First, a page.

Friday, December 08, 2006
Prologue: Vanishing Point
"We're, like, gods," he says through a stupid smile. "You understand that, right?"
At this point all I can manage is a slow nod; I'm in no condition to argue this assessment one way or another.
He continues, his words a distorted muffle -- which is preferrable to the staccato jackhammer cadence that would be assaulting my ears were it not for the fact that he has a pacifier jammed tightly between his clenched teeth. I try to forget that he's twenty-four years old; he's a twenty-four year old man with a baby's pacifier sticking out of his mouth.
"This is great isn't it?" he says.
I wish he'd stop asking questions, particularly ones with such obvious answers.
"Man, I just had no idea that life could be so good. Everything is so perfect." He seems to drift off for a moment, then return. "So beautiful." His eyes close in slow-motion -- open again. "I can't thank you enough man, you know?" An apparent question again. I know. "You brought me into all of this. You got me the job. You taught me how to do it. If it weren't for you I'd still be a bank teller right now. What kind of fucking career is that?" he chuckles quietly.
I try not to look directly at his face -- into his eyes -- for far too many reasons to consider at length, the most pertinent at the moment being that the swipe of dark color that I assume is his head keeps morphing into shapes at once comforting then severe. I'm well aware that this parlor trick is a combination of the drugs currently coursing through my bloodstream and the dim glow from the dying candles which provide the only light in this room.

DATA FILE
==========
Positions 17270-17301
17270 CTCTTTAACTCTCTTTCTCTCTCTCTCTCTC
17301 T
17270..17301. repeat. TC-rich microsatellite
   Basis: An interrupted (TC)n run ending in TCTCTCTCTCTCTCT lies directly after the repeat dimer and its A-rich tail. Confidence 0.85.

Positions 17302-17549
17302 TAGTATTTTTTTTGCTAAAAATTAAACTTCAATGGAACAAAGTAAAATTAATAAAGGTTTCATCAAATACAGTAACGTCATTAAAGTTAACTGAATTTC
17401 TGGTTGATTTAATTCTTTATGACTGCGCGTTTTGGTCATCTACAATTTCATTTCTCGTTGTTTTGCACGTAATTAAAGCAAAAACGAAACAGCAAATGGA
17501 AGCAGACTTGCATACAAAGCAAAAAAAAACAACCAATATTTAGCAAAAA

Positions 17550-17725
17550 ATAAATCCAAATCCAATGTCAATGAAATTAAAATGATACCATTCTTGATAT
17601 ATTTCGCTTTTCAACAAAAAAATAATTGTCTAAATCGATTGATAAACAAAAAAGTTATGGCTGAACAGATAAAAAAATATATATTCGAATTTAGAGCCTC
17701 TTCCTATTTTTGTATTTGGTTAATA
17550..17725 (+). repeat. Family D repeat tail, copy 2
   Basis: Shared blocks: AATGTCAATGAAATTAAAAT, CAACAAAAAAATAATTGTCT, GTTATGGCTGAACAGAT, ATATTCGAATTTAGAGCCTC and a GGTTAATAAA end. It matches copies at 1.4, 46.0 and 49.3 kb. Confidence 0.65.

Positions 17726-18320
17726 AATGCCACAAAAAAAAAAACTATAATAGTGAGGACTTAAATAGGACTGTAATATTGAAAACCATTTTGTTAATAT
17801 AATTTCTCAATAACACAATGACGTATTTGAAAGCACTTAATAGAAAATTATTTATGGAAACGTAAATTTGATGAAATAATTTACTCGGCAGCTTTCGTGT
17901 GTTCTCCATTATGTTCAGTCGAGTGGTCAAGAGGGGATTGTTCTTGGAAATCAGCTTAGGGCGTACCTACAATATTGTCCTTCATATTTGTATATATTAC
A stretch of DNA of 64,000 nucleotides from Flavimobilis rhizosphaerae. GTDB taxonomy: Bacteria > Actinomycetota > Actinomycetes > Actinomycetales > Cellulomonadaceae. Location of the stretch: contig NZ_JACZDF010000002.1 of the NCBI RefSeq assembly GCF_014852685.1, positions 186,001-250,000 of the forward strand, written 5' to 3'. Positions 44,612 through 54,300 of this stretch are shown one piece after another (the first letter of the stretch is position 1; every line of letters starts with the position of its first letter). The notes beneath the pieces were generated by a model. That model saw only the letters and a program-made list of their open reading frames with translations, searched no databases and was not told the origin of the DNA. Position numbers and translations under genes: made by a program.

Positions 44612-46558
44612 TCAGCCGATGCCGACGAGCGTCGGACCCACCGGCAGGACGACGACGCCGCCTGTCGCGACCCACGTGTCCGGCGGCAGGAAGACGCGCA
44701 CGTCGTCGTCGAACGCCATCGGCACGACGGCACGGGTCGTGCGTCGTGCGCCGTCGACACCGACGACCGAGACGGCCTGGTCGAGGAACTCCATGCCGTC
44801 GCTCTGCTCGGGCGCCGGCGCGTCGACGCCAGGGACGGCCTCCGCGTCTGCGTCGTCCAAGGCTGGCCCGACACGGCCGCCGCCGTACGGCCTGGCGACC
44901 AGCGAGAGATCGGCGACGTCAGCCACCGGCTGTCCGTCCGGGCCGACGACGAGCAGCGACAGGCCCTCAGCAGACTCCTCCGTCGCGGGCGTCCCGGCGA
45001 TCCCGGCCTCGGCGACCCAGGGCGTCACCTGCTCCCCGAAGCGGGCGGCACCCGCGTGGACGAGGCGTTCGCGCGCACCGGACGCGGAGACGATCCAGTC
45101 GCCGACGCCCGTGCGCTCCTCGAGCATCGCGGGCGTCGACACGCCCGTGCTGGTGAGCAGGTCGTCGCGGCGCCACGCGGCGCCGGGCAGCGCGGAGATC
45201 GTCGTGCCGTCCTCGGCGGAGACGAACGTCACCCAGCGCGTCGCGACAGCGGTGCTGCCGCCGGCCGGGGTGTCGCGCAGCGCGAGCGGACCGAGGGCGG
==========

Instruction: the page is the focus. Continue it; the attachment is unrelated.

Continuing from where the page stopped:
Somewhere there's music playing; its serenely ambient pulse seems to soothe its way through my ear canals and wrap gently around my brain.
I shift on the couch slightly -- feel the soft cushions give under my weight.
"Do you realize how fucking cool we are?" Another question. "We control what people see and hear. We're the arbiters of imagination. We are the news. Two years ago you were delivering packages; I was working at a bank. We were going nowhere; we had nothing. Now we're --"
I cut him off.
I can't see the expression on his face, but for a brief moment the dark shape in front of me, perched on the edge of my coffee table -- the one vaguely recognizable as the best friend I've known since high school -- has stopped shifting.
I hear him laugh, and I swear I can see the soundwaves eminate from his shaking form and spread across the room like rings of liquid.
"Yes," he says. "Yes we are."
I turn my head away from him slowly and stare into empty space. I try to ignore the young guy sitting on the floor of my austere living room massaging the topless girl's shoulders (my co-workers). I try to ignore the other young girl silently curled up in the corner of the room, rocking gently back and forth (my girlfriend). I try to ignore the distant hissing of the shower and the knowledge that two, maybe three people are having sex in my bathroom (complete strangers?). I try to ignore the fact that I took my last hit of ecstasy a half-hour ago and still haven't heard back from Eric (my dealer). I try hard to ignore the lithe and stunning shape of the girl standing directly in front of the stereo, swaying her hips in time with the subdued beat of the music flowing from its speakers -- the girl whose eyes are unavoidable and whose body is irresistable (my inevitable downfall).
I try to ignore the distinct possibility that at the rate we're going, none of us will live past the age of twenty-five.
Then again, we're gods -- and gods are immortal, aren't they?